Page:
Factors related to the adequate use of antiretroviral schemes for the prevention of vertical transmission were analyzed for 157 women from a total of 166 with pre-delivery diagnosed HIV. In univariate analysis the following factors were associated with inadequate use of antiretrovirals: "year of birth", "place of delivery", "not cared for by specialist", "use of injection drugs", and "no fixed sexual partner" (Table 2). The variable "place of delivery", although associated with the adequate use of prophylaxis in univariate analysis, was not included in the multivariate model because of its correlation with the variable "cared for by a specialist". In multivariate regression logistic analysis, variables independently associated with inadequate antiretroviral prophylaxis were: year of birth between 1995 to 1997 (OR adjusted = 21.9; 95%CI: 7.0-60.0), "not cared for by specialist" (OR adjusted = 19.4; 95%CI: 5.5-68.0), and "use of injection drugs" (OR adjusted = 5.9; 95%CI: 1.2-28.6).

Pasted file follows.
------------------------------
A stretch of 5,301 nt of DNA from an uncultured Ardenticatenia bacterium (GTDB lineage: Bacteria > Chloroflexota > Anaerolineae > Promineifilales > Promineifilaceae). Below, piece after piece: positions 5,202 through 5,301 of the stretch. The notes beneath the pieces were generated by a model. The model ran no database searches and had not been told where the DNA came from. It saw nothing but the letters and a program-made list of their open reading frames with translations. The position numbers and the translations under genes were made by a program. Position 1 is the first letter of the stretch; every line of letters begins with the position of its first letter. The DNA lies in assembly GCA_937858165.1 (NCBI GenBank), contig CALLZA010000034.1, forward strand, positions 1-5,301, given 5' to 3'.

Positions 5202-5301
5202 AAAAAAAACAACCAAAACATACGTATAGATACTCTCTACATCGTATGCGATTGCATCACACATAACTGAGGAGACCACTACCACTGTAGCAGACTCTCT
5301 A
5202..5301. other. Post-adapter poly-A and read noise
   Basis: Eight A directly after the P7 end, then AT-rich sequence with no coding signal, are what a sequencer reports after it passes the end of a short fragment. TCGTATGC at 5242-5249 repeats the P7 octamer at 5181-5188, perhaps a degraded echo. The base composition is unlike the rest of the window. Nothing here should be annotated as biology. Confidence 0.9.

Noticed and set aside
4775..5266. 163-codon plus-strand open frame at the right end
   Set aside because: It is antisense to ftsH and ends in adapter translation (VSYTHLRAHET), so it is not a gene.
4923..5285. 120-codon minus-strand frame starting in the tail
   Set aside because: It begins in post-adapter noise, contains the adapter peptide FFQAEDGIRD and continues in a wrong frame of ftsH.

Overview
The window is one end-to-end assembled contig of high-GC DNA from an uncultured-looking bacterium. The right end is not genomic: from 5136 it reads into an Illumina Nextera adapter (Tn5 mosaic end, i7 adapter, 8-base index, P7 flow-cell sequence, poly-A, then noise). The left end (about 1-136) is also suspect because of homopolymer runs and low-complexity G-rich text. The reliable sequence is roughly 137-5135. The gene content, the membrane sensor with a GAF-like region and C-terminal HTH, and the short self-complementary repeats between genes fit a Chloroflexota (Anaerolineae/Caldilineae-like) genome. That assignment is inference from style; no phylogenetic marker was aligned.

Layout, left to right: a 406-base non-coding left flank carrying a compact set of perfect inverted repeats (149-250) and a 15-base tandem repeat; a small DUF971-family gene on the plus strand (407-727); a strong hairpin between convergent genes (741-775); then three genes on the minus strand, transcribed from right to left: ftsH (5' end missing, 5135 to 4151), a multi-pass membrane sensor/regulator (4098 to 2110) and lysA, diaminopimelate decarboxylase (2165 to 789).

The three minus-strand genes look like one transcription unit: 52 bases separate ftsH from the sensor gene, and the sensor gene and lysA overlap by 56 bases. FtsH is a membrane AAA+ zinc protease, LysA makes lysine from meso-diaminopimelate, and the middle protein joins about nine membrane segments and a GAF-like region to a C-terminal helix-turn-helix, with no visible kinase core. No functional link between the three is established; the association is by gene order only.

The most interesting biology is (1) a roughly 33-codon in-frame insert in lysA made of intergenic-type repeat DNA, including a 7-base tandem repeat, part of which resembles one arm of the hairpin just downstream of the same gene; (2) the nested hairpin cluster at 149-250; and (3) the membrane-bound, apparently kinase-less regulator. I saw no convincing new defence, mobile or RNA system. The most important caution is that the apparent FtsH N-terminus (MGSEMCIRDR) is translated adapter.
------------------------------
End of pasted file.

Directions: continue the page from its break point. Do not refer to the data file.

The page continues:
To analyze the factors possibly related to vertical HIV transmission, 252 pairs of mothers and children were included who had been defined as having, or not having, HIV infection. The following factors were shown in a univariate analysis to be associated with HIV transmission risk: year of birth, place of residence, vaginal delivery, not having had a pediatric consultation during the first 30 days of life, breastfeeding, and not having received antiretrovirals during gestation, delivery or the first six weeks of life (Table 3). There was colinearity shown among the variables: use of antiretrovirals, breastfeeding, type of delivery, year of birth, and pediatric consultation during the first days of life (p < 0.01).




In this study, the percentages of vertical HIV transmission and risk factors associated with the use of antiretrovirals in the city of Goiânia when preventive measures for vertical transmission were already available free of charge in the public health system where analyzed, starting in 1995. Health services selected for identifying the pairs of HIV-infected mothers and exposed children were responsible for the attendance of almost all the reported cases in the state, indicating the representative casuistic studied 27. Approximately 35% of HIV/AIDS infected pregnant women treated in Goiânia were from other cities, suggesting that the treatment outside the capital may be inadequate. Pregnant who lived outside the capital also had higher risk of vertical HIV transmission, reinforcing the hypothesis of a differentiation in the availability of prophylactic measures, according to the place of residence. This situation is compatible with inequalities in access to preventative actions reported in other regions of Brazil 13,28,29.